Soaked By Congress


    LOSING THE HOME: After his wife's death from diabetes, Allen Smith faces losing his modest Delaware home. He fell behind on mortgage payments and other bills. Creditors will divide the proceeds from the sale of what little he has

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    Unable to do so, she became increasingly short of cash and unable to pay her bills--rent, car, credit cards. She began alternating payments--the rent one month, credit cards the next, making a car payment after that. That didn't work either, and soon she was getting dunning letters and phone calls. One credit-card company threatened to attach her wages.

    "It is just so frustrating to know you owe this much money," she says. "I wish I had the money to pay it off and be O.K. I can't sleep at night. I have tried to not let it affect me with my children. Kids don't know. They say, 'Mommy, I want this.' 'Can we do that?' My God, if they only knew."

    When she fell behind in the rent and her landlord warned that he would evict her, she knew she had to do something. She turned to a Manhattan consumer-bankruptcy lawyer, Charles Juntikka. Garcia was typical of many of his clients--embarrassed by her debts, upset over not being able to pay her bills, not knowing where to turn. "There is this image of middle-class people running up huge debts, then declaring bankruptcy and laughing at everyone," he says. "I've just never seen that. These people hurt."

    Juntikka filed a petition for Garcia under Chapter 7, seeking to have her unsecured credit-card debt discharged. Garcia says she intends to give up the car to further reduce her debt load, and Juntikka is optimistic she will get a fresh start. Now, for the first time in months, Garcia says, she can sleep at night.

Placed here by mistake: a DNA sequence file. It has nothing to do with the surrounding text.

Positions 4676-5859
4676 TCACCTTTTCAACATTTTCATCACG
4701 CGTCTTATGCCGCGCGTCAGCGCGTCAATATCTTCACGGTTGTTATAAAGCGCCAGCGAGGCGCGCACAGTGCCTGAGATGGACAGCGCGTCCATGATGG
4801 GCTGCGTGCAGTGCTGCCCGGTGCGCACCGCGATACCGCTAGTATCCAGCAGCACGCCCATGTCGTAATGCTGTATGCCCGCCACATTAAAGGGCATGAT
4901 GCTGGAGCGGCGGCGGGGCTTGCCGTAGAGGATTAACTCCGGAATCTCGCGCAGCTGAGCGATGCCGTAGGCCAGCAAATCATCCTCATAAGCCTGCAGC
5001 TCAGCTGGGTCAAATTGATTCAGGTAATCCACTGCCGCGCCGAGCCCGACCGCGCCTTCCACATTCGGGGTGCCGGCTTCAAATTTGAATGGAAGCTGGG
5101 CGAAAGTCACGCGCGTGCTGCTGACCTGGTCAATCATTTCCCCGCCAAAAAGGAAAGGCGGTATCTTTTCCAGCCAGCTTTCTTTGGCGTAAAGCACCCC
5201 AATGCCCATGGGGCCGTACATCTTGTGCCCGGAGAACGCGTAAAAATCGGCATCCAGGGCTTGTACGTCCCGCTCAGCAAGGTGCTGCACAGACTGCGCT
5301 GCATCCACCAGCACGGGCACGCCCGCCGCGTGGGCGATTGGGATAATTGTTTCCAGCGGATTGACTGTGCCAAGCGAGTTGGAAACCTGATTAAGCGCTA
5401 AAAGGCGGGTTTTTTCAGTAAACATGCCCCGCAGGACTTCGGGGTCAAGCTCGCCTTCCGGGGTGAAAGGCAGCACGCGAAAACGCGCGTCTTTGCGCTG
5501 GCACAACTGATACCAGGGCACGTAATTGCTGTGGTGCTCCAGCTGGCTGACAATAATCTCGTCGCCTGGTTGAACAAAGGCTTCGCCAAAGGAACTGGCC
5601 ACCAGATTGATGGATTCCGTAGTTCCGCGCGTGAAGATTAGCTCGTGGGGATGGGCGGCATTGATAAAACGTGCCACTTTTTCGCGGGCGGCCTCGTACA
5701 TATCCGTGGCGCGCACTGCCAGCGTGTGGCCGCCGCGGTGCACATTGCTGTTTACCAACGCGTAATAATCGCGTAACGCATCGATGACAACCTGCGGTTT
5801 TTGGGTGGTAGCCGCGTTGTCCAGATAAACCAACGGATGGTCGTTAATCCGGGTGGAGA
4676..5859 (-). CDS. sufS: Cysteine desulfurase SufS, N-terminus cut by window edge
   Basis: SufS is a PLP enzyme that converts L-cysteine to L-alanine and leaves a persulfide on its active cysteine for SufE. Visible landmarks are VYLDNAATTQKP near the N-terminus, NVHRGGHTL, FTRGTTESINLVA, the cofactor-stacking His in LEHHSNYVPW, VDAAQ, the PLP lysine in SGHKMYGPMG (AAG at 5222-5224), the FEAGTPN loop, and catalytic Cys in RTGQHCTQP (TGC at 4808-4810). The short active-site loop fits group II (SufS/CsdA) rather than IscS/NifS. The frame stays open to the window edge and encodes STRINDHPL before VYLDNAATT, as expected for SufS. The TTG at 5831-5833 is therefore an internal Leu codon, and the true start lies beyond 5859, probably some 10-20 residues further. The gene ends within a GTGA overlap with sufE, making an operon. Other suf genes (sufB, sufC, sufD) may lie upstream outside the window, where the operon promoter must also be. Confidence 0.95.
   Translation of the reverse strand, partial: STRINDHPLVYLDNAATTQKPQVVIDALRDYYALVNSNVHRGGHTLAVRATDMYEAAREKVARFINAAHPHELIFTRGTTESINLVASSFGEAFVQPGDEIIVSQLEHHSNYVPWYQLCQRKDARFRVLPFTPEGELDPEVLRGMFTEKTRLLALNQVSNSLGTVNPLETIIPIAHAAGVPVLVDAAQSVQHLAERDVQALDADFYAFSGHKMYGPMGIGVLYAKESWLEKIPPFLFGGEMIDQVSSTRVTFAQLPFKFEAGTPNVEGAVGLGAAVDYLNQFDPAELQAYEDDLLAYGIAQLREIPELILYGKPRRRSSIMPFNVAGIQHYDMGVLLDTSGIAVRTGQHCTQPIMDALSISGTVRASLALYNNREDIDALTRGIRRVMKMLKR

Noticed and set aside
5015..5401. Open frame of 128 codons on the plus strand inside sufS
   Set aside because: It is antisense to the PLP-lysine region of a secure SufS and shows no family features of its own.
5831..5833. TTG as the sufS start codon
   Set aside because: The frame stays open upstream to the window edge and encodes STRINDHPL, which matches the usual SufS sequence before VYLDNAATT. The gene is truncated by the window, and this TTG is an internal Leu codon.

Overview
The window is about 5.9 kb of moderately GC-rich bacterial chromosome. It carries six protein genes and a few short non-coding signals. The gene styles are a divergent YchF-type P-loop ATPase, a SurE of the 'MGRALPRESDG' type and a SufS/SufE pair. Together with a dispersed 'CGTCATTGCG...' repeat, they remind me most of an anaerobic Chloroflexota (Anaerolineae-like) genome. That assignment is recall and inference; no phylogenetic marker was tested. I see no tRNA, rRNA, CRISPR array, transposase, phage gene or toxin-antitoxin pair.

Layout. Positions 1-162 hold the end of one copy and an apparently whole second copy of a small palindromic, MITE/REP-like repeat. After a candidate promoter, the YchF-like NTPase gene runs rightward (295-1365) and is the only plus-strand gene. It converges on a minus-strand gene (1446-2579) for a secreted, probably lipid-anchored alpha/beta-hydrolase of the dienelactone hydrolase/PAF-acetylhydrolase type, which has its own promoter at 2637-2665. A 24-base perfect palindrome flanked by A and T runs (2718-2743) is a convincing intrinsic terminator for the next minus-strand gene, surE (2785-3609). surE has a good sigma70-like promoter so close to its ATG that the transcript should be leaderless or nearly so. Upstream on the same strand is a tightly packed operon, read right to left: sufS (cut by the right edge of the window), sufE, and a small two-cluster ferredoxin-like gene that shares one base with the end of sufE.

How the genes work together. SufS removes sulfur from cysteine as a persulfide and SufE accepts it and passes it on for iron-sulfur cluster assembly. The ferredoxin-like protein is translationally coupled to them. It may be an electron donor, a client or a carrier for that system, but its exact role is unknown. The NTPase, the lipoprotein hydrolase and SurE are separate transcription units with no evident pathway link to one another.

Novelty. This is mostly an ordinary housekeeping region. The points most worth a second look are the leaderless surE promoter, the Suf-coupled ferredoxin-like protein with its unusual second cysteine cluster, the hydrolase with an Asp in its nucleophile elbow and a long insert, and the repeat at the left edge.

But if the Bankruptcy Reform Act pending in Congress were the law, Garcia would not be able to rest so easy. "Lucy wouldn't be able to obtain a discharge under this bill," says Juntikka. "Under the new standards Congress has put in the bill, she earns too much money. She could not get a discharge. She would still be stuck with some of the credit-card bills she can't pay now."

    The standards referred to by Juntikka concern the means testing that allocates a fixed amount of expenses to debtors in computing their ability to pay their debts. And as Juntikka interprets them, Garcia would not be able to seek relief in Chapter 7. Even if by some chance she could prove her case in court, he says, the process would be lengthy and costly. "People aren't going to be able to deal with these draconian measures," he says. As a result, some people will be permanently indebted to credit-card companies, others will see their wages attached, some may lose their homes. "This is going to cause so much misery," he says.

    Warren, the Harvard law professor and longtime student of bankruptcy, marvels at how a piece of legislation that could penalize so many people has come this far. "This is one of those things with low visibility, and therefore it's easy to give in to the interest group," says Warren. "It all flies below the radar screen. That's the best place for the lobbyists. That's where the pickings are the fattest. The only way to explain it is campaign contributions."

    Second in a series of Investigative Reports on campaign finance

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